A low key opening to the second half augured well for the Terriers – Pulis’s conservatism was unchanged and, bewilderingly, so was his team as he continued to leave more talented individuals on the bench.

All was about to change however when the impressive Hegazy slipped past a couple of challenges as he brought the ball out of defence only to be clattered by Schindler on the halfway line. A second booking was inevitable and even the softness of his first does not relieve the normally unflappable German of responsibility for leaving his team a man down, but the enormous amount of goodwill the man has earned over the past year and a bit precludes too much admonition.

Not surprisingly, Pulis turned around to summon his spurned talent – the visiting support must have felt huge frustration that it took his opponent going down to ten men before deciding a little “bravery” was in order.

With Phillips, Rondón and McClean replacing the ineffective Robson-Kanu and a couple of more defensive players, the game took on an entirely different hue. Wagner responded with defensive substitutions – Cranie and Williams replacing Kachunga and Van La Parra – while Schindler was replaced with 3 and a half stands full of enraged Yorkshire men.

Immediately reverting to the deep defensive block which had been so effective against Manchester United, but one man short, the last half hour plus 6 minutes injury time saw Town exhibit enormous resilience to restrict the Baggies to a rather mechanical dominance. Despite the concession of too many free kicks and corners which could have played to the visitors’ obvious strengths, the defence, brilliantly marshalled by the ever improving Zanka, held firm with blocks and clearances while occasionally breaking forward using the strength and deceptive skills of Depoitre.

If they could be criticised, Town should have made more of the couple of times they exposed West Brom’s new found attacking intent, but that would be slightly churlish given the circumstances.

In normal time, the closest the visitors came to an equaliser, and a platform for all 3 points, was a Rondón header which flashed just wide but their dominance was not translating in to genuine chances on the whole.

The atmosphere in this desperate period was scintillating and drove the team in their endeavours. With a referee seemingly determined to assist the away side – only he can explain how McClean’s attempted assault on Ince was not a red card offence and his other decisions were determinedly in West Brom’s favour – and incessant, if rarely penetrative, pressure, the support was ramped up to insane levels and, unprovable as it is, must have given the players added resilience and desire.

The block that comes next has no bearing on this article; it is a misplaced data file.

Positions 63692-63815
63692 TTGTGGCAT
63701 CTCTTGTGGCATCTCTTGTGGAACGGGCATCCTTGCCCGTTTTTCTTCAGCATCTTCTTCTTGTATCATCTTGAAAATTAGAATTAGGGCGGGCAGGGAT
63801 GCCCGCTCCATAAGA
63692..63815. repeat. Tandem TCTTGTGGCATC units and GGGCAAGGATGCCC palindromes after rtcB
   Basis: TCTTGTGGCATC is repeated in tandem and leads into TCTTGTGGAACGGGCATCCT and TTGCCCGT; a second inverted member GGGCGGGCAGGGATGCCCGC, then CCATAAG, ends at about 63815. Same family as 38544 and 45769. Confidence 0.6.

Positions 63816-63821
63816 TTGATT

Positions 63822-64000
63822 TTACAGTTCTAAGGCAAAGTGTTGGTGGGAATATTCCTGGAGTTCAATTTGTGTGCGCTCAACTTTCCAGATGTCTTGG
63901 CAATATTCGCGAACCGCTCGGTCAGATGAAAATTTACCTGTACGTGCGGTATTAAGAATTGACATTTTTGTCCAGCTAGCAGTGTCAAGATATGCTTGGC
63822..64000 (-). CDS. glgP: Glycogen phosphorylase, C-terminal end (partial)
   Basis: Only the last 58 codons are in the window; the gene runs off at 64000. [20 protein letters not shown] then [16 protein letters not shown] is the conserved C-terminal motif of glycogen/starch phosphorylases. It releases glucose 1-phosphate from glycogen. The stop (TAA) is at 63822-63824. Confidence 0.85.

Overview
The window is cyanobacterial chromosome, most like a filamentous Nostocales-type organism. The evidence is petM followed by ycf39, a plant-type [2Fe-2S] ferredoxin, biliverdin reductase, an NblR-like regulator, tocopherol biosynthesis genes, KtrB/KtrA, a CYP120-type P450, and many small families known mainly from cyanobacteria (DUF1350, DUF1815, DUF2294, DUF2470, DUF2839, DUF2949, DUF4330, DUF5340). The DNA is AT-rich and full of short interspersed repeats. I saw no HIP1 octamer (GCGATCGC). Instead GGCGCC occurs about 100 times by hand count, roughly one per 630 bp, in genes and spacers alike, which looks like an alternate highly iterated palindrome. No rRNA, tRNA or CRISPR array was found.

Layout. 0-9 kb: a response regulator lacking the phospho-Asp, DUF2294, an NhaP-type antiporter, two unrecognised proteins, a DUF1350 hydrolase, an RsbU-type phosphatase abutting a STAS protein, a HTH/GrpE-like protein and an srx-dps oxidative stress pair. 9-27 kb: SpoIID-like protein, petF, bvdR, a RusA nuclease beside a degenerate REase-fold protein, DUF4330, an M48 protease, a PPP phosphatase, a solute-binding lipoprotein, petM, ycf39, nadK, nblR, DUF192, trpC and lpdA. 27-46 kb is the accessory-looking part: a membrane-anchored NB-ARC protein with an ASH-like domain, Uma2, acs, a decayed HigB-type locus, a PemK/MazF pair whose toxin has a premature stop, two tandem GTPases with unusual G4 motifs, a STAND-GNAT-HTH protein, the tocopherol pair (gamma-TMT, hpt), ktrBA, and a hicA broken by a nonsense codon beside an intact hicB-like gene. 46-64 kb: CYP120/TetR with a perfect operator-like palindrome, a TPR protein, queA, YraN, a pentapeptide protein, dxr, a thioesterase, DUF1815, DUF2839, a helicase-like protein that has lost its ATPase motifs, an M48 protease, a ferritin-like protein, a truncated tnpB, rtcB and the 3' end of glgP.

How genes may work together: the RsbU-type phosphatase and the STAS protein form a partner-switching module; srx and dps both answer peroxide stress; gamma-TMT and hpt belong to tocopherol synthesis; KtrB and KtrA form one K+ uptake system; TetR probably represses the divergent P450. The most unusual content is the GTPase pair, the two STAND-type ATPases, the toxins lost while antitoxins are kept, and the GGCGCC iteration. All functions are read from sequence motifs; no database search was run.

As the minutes crawled by, the admiration for Wagner’s adaptability and his players’ bravery grew. Every single one of them strained every sinew to keep the opponent at bay and it rarely looked excessively desperate until natural fatigue set in during the long injury time as minds yearned for the final whistle.

At this point, the previously untroubled Lössl stepped up to make two outstanding saves; the first to his right and the second, even more impressive stop, to his left. After his Anfield penalty save and his heroics to achieve a 5th clean sheet to preserve 3 points, the aberration at Swansea can be consigned to history.

The final whistle brought more than 3 thoroughly deserved points, it brought immense pride in a squad which responded magnificently to adversity – for all the brickbats West Brom are attracting, they remain a hugely experienced team in the Premier League with not a little talent (even if criminally under used by Pulis in this encounter), and Town’s suppression of them was masterly.

The collective effort, from the stands, to the coaching staff and the players made for a memorable experience every bit as important and thrilling as the previous home victory and Town go in to yet another international break in a much stronger position in their quest for survival.

Irrepressible at home, Wagner will no doubt be aware that he needs a better formula for away games and we need to create more and better chances to improve our goal tally, but this was a hugely important victory over a struggling but dangerous outfit.

These are the days.